A cello made by the maker favoured by HRH the Prince of Wales will star in the Fine Musical Instruments sale to be held in Bonhams
Knightsbridge saleroom on 22 May, where it is expected to fetch as much as £80,000.
The William Royal Forster Cello with Beare provenance is a noted example, created just as the French Revolution was beginning. HRH Charles, Prince of Wales at one time played a fine cello by the same maker, made in the eighteenth century for the sons of George III.
As instrument makers, the Forsters set new standards for England. Their patronage by the cello-playing royal family allowed them to dominate the market for stringed instruments in wealthy and aristocratic London society. Prices for cellos by the Forsters soon rivalled those paid for prestigious Cremonese instruments and once associated with the famous names of the day, their value increased further.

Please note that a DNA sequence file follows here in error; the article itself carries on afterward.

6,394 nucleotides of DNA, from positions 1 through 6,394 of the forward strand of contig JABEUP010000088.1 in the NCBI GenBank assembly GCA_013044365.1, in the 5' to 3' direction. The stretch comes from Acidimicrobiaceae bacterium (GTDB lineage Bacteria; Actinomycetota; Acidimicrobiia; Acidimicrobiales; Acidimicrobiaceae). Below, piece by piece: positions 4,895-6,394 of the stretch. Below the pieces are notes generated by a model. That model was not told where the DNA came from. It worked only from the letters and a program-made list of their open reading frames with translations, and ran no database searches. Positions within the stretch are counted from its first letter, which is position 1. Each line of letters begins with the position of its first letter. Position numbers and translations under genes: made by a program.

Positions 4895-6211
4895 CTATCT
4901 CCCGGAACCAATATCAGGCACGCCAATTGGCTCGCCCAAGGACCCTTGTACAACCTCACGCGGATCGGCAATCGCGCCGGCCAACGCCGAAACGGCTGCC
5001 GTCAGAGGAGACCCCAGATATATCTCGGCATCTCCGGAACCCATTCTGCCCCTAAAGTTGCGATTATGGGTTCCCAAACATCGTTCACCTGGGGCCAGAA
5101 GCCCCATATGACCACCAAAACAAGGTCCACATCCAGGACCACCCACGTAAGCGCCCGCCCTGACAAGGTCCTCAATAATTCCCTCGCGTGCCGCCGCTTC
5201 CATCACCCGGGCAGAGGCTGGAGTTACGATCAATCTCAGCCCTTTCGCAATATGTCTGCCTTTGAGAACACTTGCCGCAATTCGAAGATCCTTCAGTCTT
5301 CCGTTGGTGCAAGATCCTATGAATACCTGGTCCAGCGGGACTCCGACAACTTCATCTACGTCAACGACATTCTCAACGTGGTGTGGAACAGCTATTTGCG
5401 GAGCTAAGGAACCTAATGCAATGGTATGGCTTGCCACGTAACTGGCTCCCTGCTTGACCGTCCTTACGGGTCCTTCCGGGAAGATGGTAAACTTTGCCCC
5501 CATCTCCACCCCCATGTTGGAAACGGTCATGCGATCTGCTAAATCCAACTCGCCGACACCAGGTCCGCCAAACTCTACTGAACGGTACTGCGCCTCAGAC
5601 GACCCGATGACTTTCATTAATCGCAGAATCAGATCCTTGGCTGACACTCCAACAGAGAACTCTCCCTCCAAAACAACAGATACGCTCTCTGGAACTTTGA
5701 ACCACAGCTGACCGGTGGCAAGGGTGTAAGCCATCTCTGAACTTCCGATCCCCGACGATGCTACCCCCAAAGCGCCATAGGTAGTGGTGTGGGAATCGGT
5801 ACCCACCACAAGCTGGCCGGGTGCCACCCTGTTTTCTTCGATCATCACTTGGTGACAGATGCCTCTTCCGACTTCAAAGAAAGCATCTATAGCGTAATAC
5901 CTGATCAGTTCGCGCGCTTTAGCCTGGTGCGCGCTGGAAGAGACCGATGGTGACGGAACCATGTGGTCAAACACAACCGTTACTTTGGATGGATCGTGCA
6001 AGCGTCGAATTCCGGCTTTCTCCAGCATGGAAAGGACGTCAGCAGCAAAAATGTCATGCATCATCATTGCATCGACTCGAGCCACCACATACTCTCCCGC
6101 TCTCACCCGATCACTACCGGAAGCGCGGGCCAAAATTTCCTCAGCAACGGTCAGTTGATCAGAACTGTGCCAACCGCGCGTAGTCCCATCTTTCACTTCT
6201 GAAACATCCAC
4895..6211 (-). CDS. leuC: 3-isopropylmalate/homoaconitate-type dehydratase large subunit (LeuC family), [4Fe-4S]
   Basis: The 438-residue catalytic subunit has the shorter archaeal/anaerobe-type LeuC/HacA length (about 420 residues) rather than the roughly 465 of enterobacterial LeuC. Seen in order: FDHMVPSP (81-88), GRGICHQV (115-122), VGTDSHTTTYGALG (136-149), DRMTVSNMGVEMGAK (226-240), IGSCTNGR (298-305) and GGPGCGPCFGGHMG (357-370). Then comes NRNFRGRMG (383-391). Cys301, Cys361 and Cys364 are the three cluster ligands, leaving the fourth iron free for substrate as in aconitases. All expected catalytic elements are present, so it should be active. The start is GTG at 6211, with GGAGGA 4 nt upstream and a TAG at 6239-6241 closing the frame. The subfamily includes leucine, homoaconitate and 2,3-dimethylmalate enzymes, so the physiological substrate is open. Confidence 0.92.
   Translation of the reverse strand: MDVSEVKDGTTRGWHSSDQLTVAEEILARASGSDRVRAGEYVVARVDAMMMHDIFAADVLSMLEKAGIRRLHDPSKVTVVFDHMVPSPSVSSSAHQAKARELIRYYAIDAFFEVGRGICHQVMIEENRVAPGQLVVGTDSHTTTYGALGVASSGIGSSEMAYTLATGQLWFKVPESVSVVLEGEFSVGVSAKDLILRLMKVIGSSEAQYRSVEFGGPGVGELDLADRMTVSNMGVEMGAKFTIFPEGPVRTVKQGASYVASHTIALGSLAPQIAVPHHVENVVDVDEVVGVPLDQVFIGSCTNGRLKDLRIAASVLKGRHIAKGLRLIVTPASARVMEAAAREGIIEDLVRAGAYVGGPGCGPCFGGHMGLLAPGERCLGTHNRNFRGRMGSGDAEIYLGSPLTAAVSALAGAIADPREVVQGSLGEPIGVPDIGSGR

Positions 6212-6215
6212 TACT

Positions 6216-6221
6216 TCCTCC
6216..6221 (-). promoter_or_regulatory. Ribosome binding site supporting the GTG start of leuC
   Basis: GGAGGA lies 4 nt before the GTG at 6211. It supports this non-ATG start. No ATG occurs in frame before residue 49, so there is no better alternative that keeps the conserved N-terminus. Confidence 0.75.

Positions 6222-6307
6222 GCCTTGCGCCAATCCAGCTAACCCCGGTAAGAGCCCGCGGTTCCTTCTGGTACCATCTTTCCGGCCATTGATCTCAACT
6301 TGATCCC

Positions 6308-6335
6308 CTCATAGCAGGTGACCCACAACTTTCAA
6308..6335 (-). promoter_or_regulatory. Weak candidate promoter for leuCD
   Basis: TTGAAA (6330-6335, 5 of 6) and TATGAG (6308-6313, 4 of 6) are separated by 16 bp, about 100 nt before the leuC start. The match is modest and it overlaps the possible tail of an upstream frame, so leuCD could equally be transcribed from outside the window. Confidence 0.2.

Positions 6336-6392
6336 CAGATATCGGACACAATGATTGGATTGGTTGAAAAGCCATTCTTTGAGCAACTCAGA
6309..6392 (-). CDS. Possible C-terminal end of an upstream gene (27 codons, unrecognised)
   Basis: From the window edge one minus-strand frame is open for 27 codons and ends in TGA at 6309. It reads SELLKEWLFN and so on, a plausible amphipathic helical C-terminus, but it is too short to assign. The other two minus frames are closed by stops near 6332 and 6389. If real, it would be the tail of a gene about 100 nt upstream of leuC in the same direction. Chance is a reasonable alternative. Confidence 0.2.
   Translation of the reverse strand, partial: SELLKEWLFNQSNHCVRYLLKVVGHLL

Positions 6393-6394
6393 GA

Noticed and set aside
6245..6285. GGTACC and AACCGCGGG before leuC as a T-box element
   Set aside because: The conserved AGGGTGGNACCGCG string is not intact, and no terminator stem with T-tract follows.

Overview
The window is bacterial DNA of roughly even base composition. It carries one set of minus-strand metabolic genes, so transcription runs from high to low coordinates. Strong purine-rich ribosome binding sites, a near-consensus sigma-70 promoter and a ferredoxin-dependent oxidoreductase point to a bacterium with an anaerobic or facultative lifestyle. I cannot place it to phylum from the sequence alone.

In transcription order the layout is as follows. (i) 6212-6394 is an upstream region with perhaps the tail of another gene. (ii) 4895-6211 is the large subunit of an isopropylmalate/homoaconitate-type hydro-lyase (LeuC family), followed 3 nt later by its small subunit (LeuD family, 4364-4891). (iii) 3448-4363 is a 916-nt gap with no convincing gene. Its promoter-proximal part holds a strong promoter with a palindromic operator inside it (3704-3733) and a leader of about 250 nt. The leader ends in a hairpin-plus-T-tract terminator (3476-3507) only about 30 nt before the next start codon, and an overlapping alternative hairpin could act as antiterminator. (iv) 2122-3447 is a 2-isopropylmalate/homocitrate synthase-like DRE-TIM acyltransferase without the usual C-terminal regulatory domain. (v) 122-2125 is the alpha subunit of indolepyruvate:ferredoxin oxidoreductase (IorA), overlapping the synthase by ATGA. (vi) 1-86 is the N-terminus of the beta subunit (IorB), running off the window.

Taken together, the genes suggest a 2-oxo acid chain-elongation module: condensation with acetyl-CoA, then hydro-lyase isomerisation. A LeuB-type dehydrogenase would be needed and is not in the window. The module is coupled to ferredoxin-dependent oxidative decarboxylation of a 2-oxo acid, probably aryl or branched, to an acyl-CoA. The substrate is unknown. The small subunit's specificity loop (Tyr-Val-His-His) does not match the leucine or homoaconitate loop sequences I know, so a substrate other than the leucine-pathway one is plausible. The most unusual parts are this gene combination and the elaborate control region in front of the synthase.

An article in The General Advertiser on 6 November 1787 marks the sale of a Forster cello made in 1772 for the chemist Charles Alexander, which had passed to Hugh Reinagle, The rage for music was never more conspicuous than now. A few days ago, a violoncello made by Forster, was sold for the sum of one hundred guineas and an Amati bass, worth at least fifty guineas in exchange. The purchaser was Mr. Hole, an amateur, in whose praise much has been, though too much cannot be said.
Other highlights of the May sale, include a Spinet by B. Slade London circa 1700, listed in all major reference books and decorated with song birds, estimated at £10,000-15,000.
Making a rare appearance is a violin by John Betts, from the same year as the cello above, and recently arrived back in the UK after a century in the US, branded and labelled by the maker in the style of the then fashionable Stradivari. Estimate is £15,000-20,000. The sale will also feature a number of good examples of the work of English eighteenth and nineteenth century makers such as; Benjamin Banks, Joseph Hill and W.E.Hill & Sons.